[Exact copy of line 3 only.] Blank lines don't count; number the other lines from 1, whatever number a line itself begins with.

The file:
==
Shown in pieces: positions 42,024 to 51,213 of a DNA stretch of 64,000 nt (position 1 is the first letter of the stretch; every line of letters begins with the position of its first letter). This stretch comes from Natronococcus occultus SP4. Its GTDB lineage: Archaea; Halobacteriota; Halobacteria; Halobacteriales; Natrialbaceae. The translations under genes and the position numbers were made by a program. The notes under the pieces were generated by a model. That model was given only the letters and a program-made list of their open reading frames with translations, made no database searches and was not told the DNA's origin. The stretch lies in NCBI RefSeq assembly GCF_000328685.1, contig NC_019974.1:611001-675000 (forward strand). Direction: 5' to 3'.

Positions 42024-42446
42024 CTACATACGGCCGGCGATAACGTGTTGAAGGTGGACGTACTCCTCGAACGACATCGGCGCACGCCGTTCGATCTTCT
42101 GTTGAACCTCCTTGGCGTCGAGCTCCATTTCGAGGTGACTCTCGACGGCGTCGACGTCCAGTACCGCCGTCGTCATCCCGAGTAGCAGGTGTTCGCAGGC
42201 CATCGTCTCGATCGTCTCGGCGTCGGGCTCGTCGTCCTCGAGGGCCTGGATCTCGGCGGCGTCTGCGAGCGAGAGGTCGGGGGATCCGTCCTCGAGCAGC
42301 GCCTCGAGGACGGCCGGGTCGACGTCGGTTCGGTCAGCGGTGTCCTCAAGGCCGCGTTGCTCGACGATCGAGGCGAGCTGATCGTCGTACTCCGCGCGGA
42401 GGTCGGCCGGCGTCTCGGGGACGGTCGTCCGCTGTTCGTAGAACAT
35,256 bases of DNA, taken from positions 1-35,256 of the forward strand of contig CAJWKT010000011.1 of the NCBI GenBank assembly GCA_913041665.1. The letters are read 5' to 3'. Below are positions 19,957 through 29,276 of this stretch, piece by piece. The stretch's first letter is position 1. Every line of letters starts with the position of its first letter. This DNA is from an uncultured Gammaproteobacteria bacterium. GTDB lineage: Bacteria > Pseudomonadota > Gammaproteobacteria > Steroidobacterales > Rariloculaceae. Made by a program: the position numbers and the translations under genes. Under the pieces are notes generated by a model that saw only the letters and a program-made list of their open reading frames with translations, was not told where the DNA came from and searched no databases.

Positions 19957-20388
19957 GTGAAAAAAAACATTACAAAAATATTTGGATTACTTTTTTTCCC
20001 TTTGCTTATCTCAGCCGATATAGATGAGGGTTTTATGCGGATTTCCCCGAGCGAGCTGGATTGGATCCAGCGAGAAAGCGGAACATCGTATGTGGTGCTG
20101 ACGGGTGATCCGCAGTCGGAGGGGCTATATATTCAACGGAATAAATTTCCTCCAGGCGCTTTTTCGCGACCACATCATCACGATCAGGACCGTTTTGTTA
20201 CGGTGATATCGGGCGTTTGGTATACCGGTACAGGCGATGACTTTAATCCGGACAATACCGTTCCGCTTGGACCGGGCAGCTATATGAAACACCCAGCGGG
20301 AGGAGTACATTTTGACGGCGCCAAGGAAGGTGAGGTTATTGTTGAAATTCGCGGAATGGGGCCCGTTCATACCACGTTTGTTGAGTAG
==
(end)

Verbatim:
42024 CTACATACGGCCGGCGATAACGTGTTGAAGGTGGACGTACTCCTCGAACGACATCGGCGCACGCCGTTCGATCTTCT